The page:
[Vision2020] 1/28/10: "Science" journal: "Contributions of Stratospheric Water Vapor to Decadal Changes in the Rate of Global Warming"

Ted Moffett starbliss at gmail.com
Thu Jan 28 21:57:54 PST 2010

The "deep solar minimum," "...the quietest sun we've seen in almost a
century," according to sunspot expert David Hathaway of the Marshall Space
Flight Center, might also be slowing the temperature forcing of increasing
levels of anthropogenic sourced atmospheric greenhouse gases, yet global
temperatures remained well above the 20th century average, in 2009:




Published Online January 28, 2010
*Science* DOI: 10.1126/science.1182488
 *Science* Express Index<http://www.sciencemag.org/sciencexpress/recent.dtl>
Research Articles
Contributions of Stratospheric Water Vapor to Decadal Changes in the Rate of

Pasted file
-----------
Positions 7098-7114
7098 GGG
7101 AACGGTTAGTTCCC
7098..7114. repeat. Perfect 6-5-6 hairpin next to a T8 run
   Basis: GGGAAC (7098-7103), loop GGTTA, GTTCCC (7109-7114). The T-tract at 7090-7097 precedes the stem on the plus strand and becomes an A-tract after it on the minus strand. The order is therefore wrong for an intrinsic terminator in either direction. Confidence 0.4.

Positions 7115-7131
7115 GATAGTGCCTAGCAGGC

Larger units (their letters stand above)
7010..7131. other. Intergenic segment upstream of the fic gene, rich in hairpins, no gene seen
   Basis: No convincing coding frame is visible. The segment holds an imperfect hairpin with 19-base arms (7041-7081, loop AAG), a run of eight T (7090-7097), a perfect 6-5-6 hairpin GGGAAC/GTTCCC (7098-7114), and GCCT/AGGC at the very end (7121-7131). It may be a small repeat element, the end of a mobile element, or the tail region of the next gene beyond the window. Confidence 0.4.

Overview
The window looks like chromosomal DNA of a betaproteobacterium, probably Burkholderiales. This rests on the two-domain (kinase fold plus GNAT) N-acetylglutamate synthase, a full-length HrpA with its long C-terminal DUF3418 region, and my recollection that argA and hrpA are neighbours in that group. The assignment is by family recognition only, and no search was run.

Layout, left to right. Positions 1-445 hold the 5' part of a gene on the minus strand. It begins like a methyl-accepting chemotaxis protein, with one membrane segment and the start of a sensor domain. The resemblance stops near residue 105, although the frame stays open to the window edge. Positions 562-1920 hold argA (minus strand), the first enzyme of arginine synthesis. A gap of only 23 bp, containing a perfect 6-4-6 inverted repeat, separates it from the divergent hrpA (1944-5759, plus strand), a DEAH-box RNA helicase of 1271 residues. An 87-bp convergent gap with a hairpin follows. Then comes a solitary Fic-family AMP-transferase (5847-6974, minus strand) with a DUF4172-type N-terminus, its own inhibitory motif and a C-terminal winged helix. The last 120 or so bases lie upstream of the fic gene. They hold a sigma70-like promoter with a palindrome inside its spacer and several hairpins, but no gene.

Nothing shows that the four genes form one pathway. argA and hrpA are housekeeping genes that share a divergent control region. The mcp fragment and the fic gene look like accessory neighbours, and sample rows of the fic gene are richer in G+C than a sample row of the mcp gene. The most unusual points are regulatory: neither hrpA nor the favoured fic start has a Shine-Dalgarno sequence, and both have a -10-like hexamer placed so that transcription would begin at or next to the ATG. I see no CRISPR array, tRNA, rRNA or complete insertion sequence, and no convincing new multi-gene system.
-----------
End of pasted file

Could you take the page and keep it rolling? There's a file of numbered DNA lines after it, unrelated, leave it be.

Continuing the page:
Global Warming*Susan Solomon,1 Karen Rosenlof,1 Robert Portmann,1 John
Daniel,1 Sean Davis,1,2 Todd Sanford,1,2 Gian-Kasper Plattner3 *

Stratospheric water vapor concentrations decreased by about 10% after the
year 2000. Here, we show that this acted to slow the rate of increase in
global surface temperature over 2000 to 2009 by about 25% compared to that
which would have occurred due only to carbon dioxide and other greenhouse
gases. More limited data suggest that stratospheric water vapor
probably increased
between 1980 and 2000, which would have enhanced the decadal rate of surface
warming during the 1990s by about 30% compared to estimates neglecting this
change. These findings show that stratospheric water vapor represents an
important driver of decadal global surface climate change.

1 NOAA Earth System Research Laboratory, Chemical Sciences Division,
Boulder, CO, USA.
2 Cooperative Institute for Research in Environmental Sciences, University
of Colorado, Boulder, Colorado, USA.
3 Climate and Environmental Physics, Physics Institute, University of Bern,
Sidlerstrasse 5, 3012 Bern, Switzerland.

Received for publication 25 September 2009. Accepted for publication 12
January 2010.
Vision2020 Post: Ted Moffett
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